Happy Friday all! I must diverge from my “Shimmer” story. I can’t seem to find the file where Etta and Milly met. I spent an hour last night going through 2 backup disks. And no go… now, my only option is the original notes.
Until then… I did find this article I wrote for a friend some years ago. It was intended to be an introduction to her book about friendship. And there is another version from that perspective, but I prefer this one. I hope you like it too!
The Myth of Friendship Copyright© T. Riggs 2016
Friendship can mean a lot of different things to a lot of different people. One person might call everyone they meet and converse with on a relatively regular basis, a friend. Others might have more strict requirements and have explanations that fall more under ‘confidant’ or in chick speak ‘BFF’. Somehow all of these definitions fall under the general explanation of friendship. It’s confusing to try and pinpoint an exact definition of ‘friend’ or ‘friendship’… as Joseph Epstein points out, through various historical and literary venues, in Friendship: an Expose. Friendship, therefore, is a term not easily defined. For that matter, neither is faith, God, existence or even love.
At the start of this, I must admit that I had the sinking suspicion that it would be difficult to find a real, definitive, explanation of friendship… but nonetheless, I looked. I consulted experts in the field, pondered theories, considered my own personal experiences and ultimately, I’ve decided that we may as well discuss less ethereal topics such as the purpose and meaning of life or whether, as some physicists posit, this existence is merely a holographic image projected from some faraway, more real, existence in the cosmos. (I’m of the personal opinion that those poor souls need to step out of the lab now and again and breathe the fresh air and take a long stroll through reality.)
Social Theory and its continuous search for measurable knowledge add to the confusion in defining ‘friendship’. This is because few if any of the studies, none of which I have as of yet found, pin down how each individual respondent defines friendship before asking them questions like “how many friends do you have?” Thus we get views that there are friend gatherers and friend followers, et al. While some truth exists in all of these ‘well-supported with statistics’ theories, as with all myths, it is only a grain of truth and the rest is a lot of subjective points of views and, at the risk of sounding argumentative, posturing.
Of the three books I read (and the ones I skimmed through), the common theme was one of egotism. All are written from the perspective of ‘me’ rather than ‘us’. Even though many were quick to point out that it takes two to be friends, the focus is primarily on, well, you or in the more accusatory ones, them. Other books, like Life is Friends, by Jeanne Martinet are wonderful sources for friendship etiquette and have great advice on how to make and keep friends. The former can be entertaining and self-affirming, but for the most part, enabling. The latter can help those of us that have found ourselves on the failing side of friendship and want to fix things. All of them can be mildly depressing. Especially if you find yourself nearing any major milestone without an entourage due to either lack of skill, too much mobility, or some other fault of the fates.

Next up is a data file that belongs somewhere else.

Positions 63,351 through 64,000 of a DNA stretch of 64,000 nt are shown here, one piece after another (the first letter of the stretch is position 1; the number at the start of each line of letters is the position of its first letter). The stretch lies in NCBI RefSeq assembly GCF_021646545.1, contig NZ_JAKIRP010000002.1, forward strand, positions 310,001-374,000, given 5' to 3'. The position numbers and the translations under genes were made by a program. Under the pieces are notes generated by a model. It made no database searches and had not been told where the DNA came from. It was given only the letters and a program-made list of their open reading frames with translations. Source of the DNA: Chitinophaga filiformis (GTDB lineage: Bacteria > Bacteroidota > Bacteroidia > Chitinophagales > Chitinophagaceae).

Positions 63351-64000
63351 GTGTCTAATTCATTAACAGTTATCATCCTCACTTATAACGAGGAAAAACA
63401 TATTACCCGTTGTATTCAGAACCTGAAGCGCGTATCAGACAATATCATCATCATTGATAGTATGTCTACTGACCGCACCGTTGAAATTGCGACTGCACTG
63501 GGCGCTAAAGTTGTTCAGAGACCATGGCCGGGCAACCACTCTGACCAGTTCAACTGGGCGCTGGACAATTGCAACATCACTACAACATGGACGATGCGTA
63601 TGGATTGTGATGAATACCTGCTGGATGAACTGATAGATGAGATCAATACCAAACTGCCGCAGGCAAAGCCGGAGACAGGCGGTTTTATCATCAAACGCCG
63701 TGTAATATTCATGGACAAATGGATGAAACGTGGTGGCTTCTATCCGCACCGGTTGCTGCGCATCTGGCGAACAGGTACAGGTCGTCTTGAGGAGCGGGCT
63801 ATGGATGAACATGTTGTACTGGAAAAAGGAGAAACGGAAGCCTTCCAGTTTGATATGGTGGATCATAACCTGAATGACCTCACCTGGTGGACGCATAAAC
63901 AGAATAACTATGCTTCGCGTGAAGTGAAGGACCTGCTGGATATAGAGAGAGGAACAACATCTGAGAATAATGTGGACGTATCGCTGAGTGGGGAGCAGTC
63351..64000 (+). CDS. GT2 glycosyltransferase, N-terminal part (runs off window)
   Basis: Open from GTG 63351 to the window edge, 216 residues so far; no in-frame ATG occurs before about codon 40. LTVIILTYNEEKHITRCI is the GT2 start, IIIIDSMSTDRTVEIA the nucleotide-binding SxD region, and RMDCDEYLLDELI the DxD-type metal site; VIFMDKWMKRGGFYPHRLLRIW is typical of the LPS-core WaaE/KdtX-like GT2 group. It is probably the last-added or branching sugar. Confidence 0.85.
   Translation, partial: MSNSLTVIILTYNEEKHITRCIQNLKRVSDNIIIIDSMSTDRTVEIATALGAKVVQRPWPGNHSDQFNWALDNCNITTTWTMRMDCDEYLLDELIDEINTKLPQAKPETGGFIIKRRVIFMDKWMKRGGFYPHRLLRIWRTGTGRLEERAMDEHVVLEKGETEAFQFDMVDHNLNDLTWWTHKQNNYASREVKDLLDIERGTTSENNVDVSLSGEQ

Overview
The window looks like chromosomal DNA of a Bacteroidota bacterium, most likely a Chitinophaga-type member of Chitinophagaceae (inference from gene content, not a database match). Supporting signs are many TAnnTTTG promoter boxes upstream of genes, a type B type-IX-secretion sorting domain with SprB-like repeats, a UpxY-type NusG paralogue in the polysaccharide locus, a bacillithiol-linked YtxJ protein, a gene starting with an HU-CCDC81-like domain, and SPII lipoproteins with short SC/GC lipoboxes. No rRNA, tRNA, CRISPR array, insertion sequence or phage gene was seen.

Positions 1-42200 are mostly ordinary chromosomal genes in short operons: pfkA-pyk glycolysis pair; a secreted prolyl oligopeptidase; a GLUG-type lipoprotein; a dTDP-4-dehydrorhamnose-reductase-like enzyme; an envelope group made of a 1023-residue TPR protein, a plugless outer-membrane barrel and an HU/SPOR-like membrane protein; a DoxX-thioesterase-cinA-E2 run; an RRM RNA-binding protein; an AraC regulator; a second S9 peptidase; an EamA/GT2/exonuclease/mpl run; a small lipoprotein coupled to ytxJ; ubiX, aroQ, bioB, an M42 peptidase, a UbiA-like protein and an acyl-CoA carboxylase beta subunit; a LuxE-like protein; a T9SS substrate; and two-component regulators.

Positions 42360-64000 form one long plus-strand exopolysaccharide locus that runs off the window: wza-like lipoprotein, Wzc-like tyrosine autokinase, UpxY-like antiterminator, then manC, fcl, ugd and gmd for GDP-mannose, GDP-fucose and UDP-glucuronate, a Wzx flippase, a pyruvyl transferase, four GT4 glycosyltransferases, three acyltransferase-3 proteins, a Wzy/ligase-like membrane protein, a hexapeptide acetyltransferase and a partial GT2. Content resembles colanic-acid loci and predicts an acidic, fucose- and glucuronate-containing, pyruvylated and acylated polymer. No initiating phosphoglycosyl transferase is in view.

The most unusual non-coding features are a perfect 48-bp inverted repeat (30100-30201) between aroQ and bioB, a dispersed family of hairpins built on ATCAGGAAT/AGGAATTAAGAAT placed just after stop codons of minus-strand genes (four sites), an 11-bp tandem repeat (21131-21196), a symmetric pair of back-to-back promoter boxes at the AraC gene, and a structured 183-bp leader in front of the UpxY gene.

There is one major theme reigning in the void that friendship books leave: In search of ‘friendship’; beware those dreaded hyphenated multi-syllable words: self-congratulatory, self-righteous, self-absorbed. This is the belief that you are the perfect friend and everyone else should take notes. We all have a blind spot for our own faults. Yes, even I suffer from this human ailment. A point-of-view is required in the jungle, where you can’t risk wondering for even a second if that tiger is hungry, territorial or merely eyeing that shiny bit of string you found and wove into your loin cloth*.
Say this three times and the next actualization will hurt less: “Disney was wrong. There is no prince charming. There is no fairy godmother. The best rescuer of yourself is YOU.” And here’s the whopper: “there’s no such thing as friendship”. Disney, while being a marketing genius and giving us lovely diversions throughout our childhood, really offers nothing of substance to adults. While it is fun to just ‘believe’… face it, Prince Charming strays often enough to visit the chamber maid. The fairy godmother, well, the hologram theory seems more real than her… And the best rescuer really is YOU.
Accountability is the key… be aware of your actions, own them… don’t go around slinging clubs and expect everyone to say, “Oh that’s just Jane, she so loves to destroy things!” Friends, in whatever fashion or definition, come and go. Life goes on and we should make the best of our holographic existence in the friendship realm, because friendship, along with all those other vague human concepts like love, faith and belief really is a projection of our minds onto the situation. If we are lucky enough to have the other party in agreement, then we have something resembling reality. And in that case: Hang on to them for dear life, because true ones are few and far between.
*Disclaimer: this particular sentence seems too good to be true (i.e. “did I really write that?!”). If it resembles any previous, equally witty observations — I humbly apologize… words are like music, occasionally the same melody turns up in the oddest places.